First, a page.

Sunday, March 1, 2015

Iraqis mourn destruction of ancient Assyrian statues

Jane Arraf
Baghdad - On Baghdad’s al-Mutanabi street, Iraqis mourned the destruction of 3,000-year old statues in Mosul almost as if they’d been alive.
"I’m so upset I can’t speak about it," said an old friend, her eyes filling with tears.
The huge statues of winged bulls with human heads at the gates of Assyrian palaces are among the most iconic symbols of ancient Mesopotamia. Known as lamassu, they were meant as protective spirits. Their images are recreated on everything from copper plates to the walls of embassy buildings abroad.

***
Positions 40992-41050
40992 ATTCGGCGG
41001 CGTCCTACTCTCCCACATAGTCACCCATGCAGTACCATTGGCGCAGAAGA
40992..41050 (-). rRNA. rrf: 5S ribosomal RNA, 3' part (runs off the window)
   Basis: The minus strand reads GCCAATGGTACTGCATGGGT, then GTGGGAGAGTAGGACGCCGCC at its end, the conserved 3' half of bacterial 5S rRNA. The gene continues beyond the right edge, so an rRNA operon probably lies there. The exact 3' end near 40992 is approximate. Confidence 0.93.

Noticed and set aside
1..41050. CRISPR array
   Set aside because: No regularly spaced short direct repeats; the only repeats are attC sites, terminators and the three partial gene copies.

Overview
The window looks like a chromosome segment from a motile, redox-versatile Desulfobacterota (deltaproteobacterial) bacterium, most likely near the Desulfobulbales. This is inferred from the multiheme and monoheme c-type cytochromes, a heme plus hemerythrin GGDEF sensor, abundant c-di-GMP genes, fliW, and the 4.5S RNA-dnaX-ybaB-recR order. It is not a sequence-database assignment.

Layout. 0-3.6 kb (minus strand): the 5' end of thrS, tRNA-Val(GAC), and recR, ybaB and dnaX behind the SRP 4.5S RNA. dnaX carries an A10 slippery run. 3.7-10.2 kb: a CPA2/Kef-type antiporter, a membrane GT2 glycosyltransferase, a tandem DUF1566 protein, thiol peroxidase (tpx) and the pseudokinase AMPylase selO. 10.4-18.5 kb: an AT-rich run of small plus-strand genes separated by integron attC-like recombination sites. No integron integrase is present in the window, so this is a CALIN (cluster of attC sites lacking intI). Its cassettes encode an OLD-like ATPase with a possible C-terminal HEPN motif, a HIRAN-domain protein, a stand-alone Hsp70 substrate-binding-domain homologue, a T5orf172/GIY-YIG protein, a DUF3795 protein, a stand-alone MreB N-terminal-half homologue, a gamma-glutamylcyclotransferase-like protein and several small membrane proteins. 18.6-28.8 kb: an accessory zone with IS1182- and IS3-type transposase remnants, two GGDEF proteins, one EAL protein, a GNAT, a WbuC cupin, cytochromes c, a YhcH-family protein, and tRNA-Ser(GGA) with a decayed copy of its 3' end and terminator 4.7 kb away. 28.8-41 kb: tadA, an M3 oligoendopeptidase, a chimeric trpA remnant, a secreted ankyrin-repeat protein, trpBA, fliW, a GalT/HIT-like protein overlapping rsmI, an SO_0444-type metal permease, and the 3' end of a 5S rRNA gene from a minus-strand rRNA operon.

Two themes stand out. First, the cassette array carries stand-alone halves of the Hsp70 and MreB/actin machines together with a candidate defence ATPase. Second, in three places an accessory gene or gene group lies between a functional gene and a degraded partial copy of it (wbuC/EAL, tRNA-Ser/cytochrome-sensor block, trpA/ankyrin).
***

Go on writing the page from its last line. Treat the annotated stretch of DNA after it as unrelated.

The stone statues have guarded the gates of Nineveh in present-day Mosul since the palace was built in the 7th century BC. They stood during the sacking of Nineveh, the rise and fall of the huge Assyrian empire and all the empires that followed.
They stood while the palace was excavated in the 1840s and its treasures carried off to Britain and America. Last week, they fell to men with a power drill and a mission to eradicate every trace of Iraq’s pre-Islamic civilisation.
"Believe me, I couldn’t sleep all night when I heard the statues were destroyed," said Abdullah Doshan, a self-taught sculptor sitting on the ground with a chisel and pieces of stone.
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